5. Brave New World by Aldous Huxley
My sister told me, back when I was in high school, that I had to read this book. I've been having and planning to read it ever since.
6. The Bell Jar by Sylvia Plath
Can anyone think of a single good reason why I haven't read this book that is so up my alley it smells like garbage and has alley cat paw prints all over it?
7. Call of the Wild by Jack London
Is it horrible that I just really have no interest? Despite the fact that everyone tells me I'll love it?
8. Shogun by James Clavell
It's just so damn long, isn't it? The copy we have is actually in two volumes. I mean, no matter how good everyone tells me it is, who has time for that?
9. Heart of Darkness by Joseph Conrad
It's not long. I loved The Secret Agent. Why haven't I read this one?
10. Black Boy by Richard Wright
Again, I have no excuse. In fact, I ought to go pull it from the shelf right now and begin. But I won't (for the 100th or so time).
Oh well. At least there is one book I can say I've read that most haven't: the Bible (yes, the whole thing, although not the Apocrypha). I think that definitely makes up for never having read all these others. Maybe the next meme ought to be "books I've read that make up for those I haven't." (Madame Bovary three times, not by choice, certainly fits that bill).
So, now, everyone but Stefanie, because she basically already did it, who is reading this, must do the meme. I mean it. If I can confess, so can you. Or at least tell me: how many of those I've listed have you not read?
Monday, June 14, 2010
Music Monday/Lyric Lundi
Sunday, June 13, 2010
5 Things My Inner Feminist Hates About Me
Friday, June 04, 2010
That Old Attacking the TBR Tome Challenge
You also may be wondering: does that mean that I have not bought any books since December? Ha-ha-ha-ha-ha-ha-ha-ha-ha-ha-ha-ha-ha-ha-ha! (Sorry. I think the laughter is now under control, or at least, no longer out loud.) Actually, I was doing very well when it came to buying no books until the annual library book sale last month. I'd only bought a few books (okay. okay. I don't know of anyone who would define "ten" as "a few." But it all depends on your perspective. Ten bees down your pants leg is not "a few." Ten drops of water in the ocean? Well, they're barely noticable). But then, the book sale came along, and I HAD to go (must. support. the. library.), and well, with paperbacks being only fifty cents a pop and hardcovers being anywhere from $1.00 - $4.00, let's just say I bought nearly as many books as I'm supposed to read for the challenge (you know, not too many, but a little more than "a few").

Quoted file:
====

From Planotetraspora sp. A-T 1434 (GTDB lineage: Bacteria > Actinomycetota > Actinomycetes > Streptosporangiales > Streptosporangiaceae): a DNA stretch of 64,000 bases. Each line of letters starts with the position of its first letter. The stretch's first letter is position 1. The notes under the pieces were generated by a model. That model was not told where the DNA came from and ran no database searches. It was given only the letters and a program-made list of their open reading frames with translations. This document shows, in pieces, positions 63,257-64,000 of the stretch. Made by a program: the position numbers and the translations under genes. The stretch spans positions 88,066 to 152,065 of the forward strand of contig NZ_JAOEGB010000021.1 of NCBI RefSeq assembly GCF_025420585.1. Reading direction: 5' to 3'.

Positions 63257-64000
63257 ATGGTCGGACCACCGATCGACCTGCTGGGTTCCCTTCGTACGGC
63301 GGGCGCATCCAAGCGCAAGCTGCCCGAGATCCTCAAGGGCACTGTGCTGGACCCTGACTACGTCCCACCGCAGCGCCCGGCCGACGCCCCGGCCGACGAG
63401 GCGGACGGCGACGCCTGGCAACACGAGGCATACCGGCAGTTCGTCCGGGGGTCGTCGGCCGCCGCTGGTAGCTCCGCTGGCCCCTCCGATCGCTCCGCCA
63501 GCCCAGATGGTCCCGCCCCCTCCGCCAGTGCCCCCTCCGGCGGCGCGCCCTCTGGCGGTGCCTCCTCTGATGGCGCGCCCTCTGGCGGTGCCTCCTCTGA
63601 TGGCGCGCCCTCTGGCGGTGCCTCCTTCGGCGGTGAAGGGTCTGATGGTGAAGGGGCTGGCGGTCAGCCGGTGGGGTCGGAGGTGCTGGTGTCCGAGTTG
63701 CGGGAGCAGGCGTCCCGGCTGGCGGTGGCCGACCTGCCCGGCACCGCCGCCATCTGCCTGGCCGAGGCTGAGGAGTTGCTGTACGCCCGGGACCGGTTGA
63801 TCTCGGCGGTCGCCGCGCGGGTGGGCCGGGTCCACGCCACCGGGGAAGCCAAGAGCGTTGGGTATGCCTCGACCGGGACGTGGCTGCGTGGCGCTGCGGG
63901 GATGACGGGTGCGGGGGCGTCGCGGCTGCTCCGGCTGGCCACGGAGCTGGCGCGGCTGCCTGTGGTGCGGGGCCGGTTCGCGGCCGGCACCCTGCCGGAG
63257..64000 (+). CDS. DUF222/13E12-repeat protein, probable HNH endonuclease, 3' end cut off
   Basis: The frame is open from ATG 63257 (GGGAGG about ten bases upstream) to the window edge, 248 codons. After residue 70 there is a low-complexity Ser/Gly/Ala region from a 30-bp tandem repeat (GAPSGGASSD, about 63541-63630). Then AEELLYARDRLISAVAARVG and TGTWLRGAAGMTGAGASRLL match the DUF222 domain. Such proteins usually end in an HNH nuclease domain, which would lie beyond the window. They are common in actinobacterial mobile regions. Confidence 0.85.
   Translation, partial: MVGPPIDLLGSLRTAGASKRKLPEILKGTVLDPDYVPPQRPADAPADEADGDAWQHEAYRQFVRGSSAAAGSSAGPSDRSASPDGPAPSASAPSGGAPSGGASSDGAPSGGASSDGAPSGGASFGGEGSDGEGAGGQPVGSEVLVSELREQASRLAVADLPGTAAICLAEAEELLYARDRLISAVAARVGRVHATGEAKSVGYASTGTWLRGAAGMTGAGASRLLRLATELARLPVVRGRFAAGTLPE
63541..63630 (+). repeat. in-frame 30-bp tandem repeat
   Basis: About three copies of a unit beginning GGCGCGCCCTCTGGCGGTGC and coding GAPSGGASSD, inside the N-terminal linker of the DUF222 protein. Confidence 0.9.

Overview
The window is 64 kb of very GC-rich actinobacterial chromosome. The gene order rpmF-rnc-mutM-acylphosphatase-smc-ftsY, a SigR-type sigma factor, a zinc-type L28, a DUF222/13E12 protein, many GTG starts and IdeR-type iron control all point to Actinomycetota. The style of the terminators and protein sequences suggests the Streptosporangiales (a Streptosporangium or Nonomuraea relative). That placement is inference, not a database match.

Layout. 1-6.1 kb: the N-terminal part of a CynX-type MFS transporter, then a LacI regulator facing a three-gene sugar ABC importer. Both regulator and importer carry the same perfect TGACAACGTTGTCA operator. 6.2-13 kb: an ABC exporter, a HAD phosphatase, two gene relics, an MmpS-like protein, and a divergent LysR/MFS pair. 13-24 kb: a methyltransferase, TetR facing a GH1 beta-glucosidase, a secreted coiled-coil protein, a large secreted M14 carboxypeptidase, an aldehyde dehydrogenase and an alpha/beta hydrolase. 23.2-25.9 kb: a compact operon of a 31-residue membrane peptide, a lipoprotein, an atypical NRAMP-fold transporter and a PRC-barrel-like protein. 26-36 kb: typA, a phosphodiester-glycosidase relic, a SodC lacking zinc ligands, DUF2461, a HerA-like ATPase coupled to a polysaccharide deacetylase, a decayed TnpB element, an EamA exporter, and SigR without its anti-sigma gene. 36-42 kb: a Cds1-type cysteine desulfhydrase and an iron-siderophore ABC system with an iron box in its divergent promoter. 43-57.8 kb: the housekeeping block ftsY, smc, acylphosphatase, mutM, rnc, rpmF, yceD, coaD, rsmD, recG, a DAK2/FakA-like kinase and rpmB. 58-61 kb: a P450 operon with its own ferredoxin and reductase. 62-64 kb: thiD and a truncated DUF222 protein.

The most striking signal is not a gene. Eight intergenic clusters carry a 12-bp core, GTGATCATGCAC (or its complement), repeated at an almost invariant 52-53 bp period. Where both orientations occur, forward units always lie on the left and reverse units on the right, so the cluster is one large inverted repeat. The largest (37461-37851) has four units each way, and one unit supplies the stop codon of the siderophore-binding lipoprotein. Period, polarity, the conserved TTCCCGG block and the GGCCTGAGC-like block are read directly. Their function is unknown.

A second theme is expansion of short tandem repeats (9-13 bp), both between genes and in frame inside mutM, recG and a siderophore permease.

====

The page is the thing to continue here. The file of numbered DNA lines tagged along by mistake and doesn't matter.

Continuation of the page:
By the time I did that, though, I had actually already changed the rules (without telling anybody). The new rules were that I had to read at least 5 books on my original list, at least 10 others that I had already owned prior to 2010 and give away at least 20 books I either will never read or will never read again, and then I was allowed to start buying books again. By these new rules, I well deserved my library sale purchases. Not only have I, at this point, read 6 books from the list, but, including those six, I have read a total of 21 books that I already owned prior to 2010, and I have given away 22 books (mostly forgettable thrillers or cookbooks picked up at book shows and given to the library, but I have passed a few that I enjoyed, knowing I will never read them again, onto friends I thought also might enjoy them).
I have not changed the rules so much, though, that I do not still plan to read (or attempt to read) all the books that were on my original list. And I will begin to post on them, too. They've all been written about in my book journal, so it's just a matter of transcribing those entries here. Maybe (but don't hold me to it. It seems that the minute I lay out some sort of plan when it comes to reading and writing is the minute that plan goes awry) I'll start putting up one post a week or something.
So you see? It's, thus far, been a banner year for attacking the old TBR tome. I've just been attacking it from a different angle. Oh, and I've been keeping up all my math skills to boot.